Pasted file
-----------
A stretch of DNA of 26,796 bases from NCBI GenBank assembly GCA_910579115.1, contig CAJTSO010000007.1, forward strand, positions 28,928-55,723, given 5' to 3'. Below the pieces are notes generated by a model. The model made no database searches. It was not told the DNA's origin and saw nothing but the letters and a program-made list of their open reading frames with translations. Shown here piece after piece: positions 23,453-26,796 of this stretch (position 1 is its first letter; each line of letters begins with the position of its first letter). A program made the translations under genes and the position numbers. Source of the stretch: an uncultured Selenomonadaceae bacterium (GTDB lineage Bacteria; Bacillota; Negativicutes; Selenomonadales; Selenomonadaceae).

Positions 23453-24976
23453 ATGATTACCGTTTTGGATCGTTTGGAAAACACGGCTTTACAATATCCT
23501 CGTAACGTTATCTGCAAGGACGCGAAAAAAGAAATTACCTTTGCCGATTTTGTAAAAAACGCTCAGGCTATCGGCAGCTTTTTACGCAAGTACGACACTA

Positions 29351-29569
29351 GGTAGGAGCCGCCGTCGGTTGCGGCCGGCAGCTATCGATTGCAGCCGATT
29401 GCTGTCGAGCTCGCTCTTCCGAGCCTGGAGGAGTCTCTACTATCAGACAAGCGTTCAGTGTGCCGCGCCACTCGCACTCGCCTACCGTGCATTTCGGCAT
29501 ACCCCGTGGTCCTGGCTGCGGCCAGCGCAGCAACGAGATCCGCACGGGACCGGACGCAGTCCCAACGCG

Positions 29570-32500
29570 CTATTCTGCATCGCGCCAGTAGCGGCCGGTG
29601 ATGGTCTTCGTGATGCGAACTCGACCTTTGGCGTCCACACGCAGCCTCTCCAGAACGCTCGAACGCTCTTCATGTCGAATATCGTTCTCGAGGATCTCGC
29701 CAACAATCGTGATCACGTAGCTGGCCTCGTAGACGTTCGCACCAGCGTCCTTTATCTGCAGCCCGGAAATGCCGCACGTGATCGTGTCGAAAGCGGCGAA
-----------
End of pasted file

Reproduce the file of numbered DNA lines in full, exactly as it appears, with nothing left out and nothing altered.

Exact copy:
A stretch of DNA of 26,796 bases from NCBI GenBank assembly GCA_910579115.1, contig CAJTSO010000007.1, forward strand, positions 28,928-55,723, given 5' to 3'. Below the pieces are notes generated by a model. The model made no database searches. It was not told the DNA's origin and saw nothing but the letters and a program-made list of their open reading frames with translations. Shown here piece after piece: positions 23,453-26,796 of this stretch (position 1 is its first letter; each line of letters begins with the position of its first letter). A program made the translations under genes and the position numbers. Source of the stretch: an uncultured Selenomonadaceae bacterium (GTDB lineage Bacteria; Bacillota; Negativicutes; Selenomonadales; Selenomonadaceae).

Positions 23453-24976
23453 ATGATTACCGTTTTGGATCGTTTGGAAAACACGGCTTTACAATATCCT
23501 CGTAACGTTATCTGCAAGGACGCGAAAAAAGAAATTACCTTTGCCGATTTTGTAAAAAACGCTCAGGCTATCGGCAGCTTTTTACGCAAGTACGACACTA

Positions 29351-29569
29351 GGTAGGAGCCGCCGTCGGTTGCGGCCGGCAGCTATCGATTGCAGCCGATT
29401 GCTGTCGAGCTCGCTCTTCCGAGCCTGGAGGAGTCTCTACTATCAGACAAGCGTTCAGTGTGCCGCGCCACTCGCACTCGCCTACCGTGCATTTCGGCAT
29501 ACCCCGTGGTCCTGGCTGCGGCCAGCGCAGCAACGAGATCCGCACGGGACCGGACGCAGTCCCAACGCG

Positions 29570-32500
29570 CTATTCTGCATCGCGCCAGTAGCGGCCGGTG
29601 ATGGTCTTCGTGATGCGAACTCGACCTTTGGCGTCCACACGCAGCCTCTCCAGAACGCTCGAACGCTCTTCATGTCGAATATCGTTCTCGAGGATCTCGC
29701 CAACAATCGTGATCACGTAGCTGGCCTCGTAGACGTTCGCACCAGCGTCCTTTATCTGCAGCCCGGAAATGCCGCACGTGATCGTGTCGAAAGCGGCGAA